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3:54 pm
Tue July 9, 2013

Despite Scandal, Wall Street Lines Up To Bid For LIBOR

Originally published on Tue July 9, 2013 5:00 pm

Transcript

ROBERT SIEGEL, HOST:

From NPR News, this is ALL THINGS CONSIDERED. I'm Robert Siegel.

AUDIE CORNISH, HOST:

And I'm Audie Cornish.

On Wall Street, many things are bought and sold, including, occasionally, interest rates. That happened today. The owner of the New York Stock Exchange bought LIBOR, a hugely influential benchmark rate that is set in London. LIBOR is used to set many other interest rates, from credit cards to derivatives contracts.

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Around the Nation
3:54 pm
Tue July 9, 2013

Pilots Have Extensive Training Before Flying New Aircraft

Originally published on Tue July 9, 2013 5:00 pm

Transcript

ROBERT SIEGEL, HOST:

This is ALL THINGS CONSIDERED from NPR News. I'm Robert Siegel.

AUDIE CORNISH, HOST:

And I'm Audie Cornish.

In San Francisco, federal investigators have spent two days interviewing the pilots on board Asiana Flight 214, which crashed there Saturday. Two people were killed in the crash, and scores injured. The aircraft, a Boeing 777, came down short of the runway. Its tail and landing gear clipping a seawall. And investigators want to find out why that happened.

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Middle East
3:54 pm
Tue July 9, 2013

Syrian Conflict Continues Violent Spillover Into Lebanon

Originally published on Sun July 14, 2013 7:13 am

Transcript

AUDIE CORNISH, HOST:

A bomb placed in a parked car caused a massive explosion in Beirut today that injured dozens of people. Later, a Syrian rebel group claimed responsibility for the blast.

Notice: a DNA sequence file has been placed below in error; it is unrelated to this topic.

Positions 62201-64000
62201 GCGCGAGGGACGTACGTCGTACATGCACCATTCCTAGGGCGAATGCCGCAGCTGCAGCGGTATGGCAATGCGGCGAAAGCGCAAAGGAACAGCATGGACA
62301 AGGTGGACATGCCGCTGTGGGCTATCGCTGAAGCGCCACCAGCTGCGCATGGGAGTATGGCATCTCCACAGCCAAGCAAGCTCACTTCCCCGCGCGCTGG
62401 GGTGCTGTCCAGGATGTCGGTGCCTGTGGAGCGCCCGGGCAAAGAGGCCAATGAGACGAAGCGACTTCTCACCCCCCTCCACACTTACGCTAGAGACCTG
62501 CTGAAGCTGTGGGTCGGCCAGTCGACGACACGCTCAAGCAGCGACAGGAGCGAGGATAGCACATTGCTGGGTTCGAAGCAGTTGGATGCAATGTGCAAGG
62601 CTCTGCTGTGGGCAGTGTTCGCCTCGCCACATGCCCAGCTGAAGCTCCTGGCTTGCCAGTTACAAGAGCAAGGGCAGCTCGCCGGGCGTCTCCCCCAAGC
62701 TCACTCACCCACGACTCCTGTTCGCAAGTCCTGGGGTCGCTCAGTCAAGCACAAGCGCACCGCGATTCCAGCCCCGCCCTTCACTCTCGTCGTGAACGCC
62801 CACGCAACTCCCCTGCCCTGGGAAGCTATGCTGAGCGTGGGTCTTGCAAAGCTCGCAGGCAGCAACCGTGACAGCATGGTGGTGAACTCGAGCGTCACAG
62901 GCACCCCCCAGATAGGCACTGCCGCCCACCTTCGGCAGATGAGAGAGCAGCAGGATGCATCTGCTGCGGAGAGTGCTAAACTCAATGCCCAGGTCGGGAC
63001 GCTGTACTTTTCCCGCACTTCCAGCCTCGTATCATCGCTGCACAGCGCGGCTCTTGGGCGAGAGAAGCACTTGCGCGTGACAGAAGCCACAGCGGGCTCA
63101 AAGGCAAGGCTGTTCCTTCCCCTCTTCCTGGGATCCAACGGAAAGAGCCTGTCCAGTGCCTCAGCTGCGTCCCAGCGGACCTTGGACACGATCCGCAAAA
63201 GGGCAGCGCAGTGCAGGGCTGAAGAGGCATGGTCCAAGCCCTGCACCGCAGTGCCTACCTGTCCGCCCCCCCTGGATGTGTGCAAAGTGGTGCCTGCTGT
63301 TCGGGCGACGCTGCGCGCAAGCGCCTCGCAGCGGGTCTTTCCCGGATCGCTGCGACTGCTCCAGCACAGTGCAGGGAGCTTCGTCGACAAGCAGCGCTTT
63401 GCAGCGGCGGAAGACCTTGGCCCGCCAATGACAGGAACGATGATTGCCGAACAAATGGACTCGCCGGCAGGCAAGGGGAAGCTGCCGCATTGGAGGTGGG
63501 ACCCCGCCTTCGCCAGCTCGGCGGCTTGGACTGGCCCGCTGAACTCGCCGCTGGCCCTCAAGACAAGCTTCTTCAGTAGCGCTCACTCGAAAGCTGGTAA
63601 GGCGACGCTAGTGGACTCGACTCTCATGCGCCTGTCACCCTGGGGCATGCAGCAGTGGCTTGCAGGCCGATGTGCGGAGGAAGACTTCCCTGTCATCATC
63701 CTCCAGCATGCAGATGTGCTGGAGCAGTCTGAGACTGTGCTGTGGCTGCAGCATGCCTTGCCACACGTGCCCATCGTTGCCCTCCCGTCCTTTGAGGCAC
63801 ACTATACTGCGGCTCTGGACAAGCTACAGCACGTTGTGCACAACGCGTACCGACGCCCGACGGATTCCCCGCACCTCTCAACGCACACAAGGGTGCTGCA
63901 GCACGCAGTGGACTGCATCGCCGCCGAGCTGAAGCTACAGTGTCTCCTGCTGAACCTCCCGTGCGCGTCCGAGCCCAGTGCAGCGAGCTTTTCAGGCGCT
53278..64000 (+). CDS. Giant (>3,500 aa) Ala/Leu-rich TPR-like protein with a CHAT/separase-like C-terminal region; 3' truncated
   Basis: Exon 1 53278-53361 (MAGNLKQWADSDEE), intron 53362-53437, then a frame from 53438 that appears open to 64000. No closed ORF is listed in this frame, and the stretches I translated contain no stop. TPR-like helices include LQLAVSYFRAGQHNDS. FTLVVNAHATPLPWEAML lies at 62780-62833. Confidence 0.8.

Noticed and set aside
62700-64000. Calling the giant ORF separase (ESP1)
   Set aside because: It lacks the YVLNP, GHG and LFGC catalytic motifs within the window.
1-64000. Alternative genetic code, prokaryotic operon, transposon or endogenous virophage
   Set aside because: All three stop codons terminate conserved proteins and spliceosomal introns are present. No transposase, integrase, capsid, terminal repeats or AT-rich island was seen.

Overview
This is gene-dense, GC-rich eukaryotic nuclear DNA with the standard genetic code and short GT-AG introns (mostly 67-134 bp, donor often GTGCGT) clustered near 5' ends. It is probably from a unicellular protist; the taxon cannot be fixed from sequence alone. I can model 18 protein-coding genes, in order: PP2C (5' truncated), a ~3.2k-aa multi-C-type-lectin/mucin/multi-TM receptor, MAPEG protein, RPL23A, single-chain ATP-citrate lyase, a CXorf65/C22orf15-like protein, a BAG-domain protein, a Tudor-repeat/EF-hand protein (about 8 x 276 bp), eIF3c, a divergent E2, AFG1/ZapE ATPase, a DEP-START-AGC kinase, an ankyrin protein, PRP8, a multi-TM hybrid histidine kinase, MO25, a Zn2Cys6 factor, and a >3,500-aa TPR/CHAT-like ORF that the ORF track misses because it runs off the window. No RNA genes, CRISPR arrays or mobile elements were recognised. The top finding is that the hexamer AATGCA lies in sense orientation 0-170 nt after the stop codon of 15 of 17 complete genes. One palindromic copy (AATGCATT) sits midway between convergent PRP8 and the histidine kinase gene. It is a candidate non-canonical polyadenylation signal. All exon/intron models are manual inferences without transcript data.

NPR's Kelly McEvers was at the scene of the attack. She sent this report on how the Syrian conflict is spilling over into Lebanon.

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Parallels
3:30 pm
Tue July 9, 2013

A Coup Or Not In Egypt? $1.5 Billion In U.S. Aid At Stake

Egyptians wave their national flag as army helicopters fly over Cairo's Tahrir Square on July 4, the day after the military ousted President Mohammed Morsi. Egypt's military receives $1.3 billion annually from the U.S.
Gianluigi Guercia AFP/Getty Images

Originally published on Thu July 11, 2013 2:26 pm

When the Egyptian military ousted the democratically elected president, Mohammed Morsi, it was widely described as a coup. But not universally so.

The U.S., which has been a huge aid donor to Egypt for more than three decades, has so far declined to decide one way or the other.

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The Two-Way
3:01 pm
Tue July 9, 2013

Members Of Elite Firefighting Unit Memorialized In Arizona

Former Granite Mountain Hotshot firefighters walk past ceremonial firefighter boots and gear during a memorial honoring 19 fallen firefighters in Prescott Valley, Ariz., on Tuesday.
Pool Getty Images

Originally published on Tue July 9, 2013 3:56 pm

Thousands of firefighters are gathered in Prescott, Ariz., today, to honor the Granite Mountain Hotshots, the 19 firefighters who were killed by a wildfire on Sunday, June 30. The speakers include Gov. Jan Brewer and Vice President Joe Biden.